This is Episode Three of PsychCrunch, the new podcast from the British Psychological Society’s Research Digest. In this episode we explore whether psychology can help you to win an argument.
After our presenter Christian Jarrett tries his luck with an argument about Michael Jackson’s legacy, we find out why convincing people of your point of view is so difficult, and we hear about a paradoxical technique that’s encouraging people to change their own minds about one of the most serious arguments in the world – the Israeli-Palestinian conflict. We also touch on why neurobabble appears to be so convincing.
Some of the research discussed by our guests has been covered previously on the Research Digest blog, including how superfluous neuroscience can be so persuasive, and other relevant research is in our archive. Boaz Hameiri’s research on the paradoxical thinking intervention was published last year in PNAS. Tom Stafford’s ebook is available on Amazon: For argument’s sake: evidence that reason can change minds.Further reading from The Psychologist magazine: The truth is out there–a look at belief in conspiracy theories; Are conspiracy theories just harmless fun?; Looking back: Every believer is also a disbeliever; Falling on deaf ears–when people believe psychology is not science.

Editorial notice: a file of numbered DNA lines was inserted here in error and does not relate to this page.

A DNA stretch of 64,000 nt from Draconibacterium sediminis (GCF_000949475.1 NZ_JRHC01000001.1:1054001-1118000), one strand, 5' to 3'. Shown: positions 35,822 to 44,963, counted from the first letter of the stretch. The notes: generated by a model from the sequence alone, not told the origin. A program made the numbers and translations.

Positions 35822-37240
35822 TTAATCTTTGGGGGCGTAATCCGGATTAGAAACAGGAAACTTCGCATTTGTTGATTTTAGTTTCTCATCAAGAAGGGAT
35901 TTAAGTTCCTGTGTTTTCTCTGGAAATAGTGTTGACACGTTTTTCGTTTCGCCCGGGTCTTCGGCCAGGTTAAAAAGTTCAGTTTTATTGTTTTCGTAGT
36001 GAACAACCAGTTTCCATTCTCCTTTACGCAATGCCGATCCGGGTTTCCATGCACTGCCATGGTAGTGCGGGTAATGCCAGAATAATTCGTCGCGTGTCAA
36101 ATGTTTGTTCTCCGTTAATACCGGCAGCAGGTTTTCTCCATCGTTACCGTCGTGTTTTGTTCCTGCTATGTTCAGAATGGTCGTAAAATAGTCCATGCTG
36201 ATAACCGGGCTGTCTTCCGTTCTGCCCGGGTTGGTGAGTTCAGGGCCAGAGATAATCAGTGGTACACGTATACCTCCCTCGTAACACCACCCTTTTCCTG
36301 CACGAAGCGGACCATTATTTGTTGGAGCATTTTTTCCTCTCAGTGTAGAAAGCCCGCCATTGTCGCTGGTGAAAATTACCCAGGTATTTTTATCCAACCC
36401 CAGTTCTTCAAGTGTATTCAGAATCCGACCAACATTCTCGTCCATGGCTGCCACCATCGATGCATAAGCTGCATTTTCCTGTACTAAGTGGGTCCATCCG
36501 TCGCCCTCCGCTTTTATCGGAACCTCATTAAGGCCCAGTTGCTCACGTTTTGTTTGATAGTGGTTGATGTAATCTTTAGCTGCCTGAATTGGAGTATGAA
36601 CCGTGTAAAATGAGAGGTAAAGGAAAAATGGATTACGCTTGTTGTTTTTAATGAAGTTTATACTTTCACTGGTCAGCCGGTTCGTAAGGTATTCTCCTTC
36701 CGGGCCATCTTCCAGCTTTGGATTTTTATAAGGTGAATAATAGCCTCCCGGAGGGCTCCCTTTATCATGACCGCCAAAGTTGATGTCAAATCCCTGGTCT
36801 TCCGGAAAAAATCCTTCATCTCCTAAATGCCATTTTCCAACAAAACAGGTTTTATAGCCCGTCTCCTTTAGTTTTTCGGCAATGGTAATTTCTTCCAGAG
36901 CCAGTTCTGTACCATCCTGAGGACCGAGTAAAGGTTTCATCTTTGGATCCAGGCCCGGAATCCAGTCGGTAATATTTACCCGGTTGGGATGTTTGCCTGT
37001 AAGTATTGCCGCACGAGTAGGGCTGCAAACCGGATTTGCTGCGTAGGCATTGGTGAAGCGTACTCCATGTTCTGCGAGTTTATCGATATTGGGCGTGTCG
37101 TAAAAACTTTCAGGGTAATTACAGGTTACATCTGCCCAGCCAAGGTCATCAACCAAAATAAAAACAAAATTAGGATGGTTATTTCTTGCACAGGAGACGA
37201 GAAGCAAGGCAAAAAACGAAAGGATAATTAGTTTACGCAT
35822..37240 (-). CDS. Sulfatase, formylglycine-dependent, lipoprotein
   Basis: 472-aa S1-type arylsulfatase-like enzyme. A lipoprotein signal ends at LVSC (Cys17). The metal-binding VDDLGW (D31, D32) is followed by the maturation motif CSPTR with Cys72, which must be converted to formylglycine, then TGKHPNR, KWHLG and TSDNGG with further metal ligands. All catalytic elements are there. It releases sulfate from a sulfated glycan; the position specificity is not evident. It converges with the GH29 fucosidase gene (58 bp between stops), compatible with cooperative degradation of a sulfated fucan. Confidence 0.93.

Episode Three Bonus material
Was Michael Jackson the greatest?
On October 1, 2015 Dr Christian Jarrett (Editor, BPS Research Digest) met with Dr Jon Sutton (Editor, The Psychologist magazine) to debate Michael Jackson’s legacy. This is their full argument!
Excerpts from their debate about MJ appear in Episode Three of PsychCrunch, which explored whether psychology can help you to win an argument.
PsychCrunch is sponsored by Routledge Psychology.
Routledge interviewed PsychCrunch presenter Christian Jarrett about the aims of the podcast and engaging with the public about psychology research.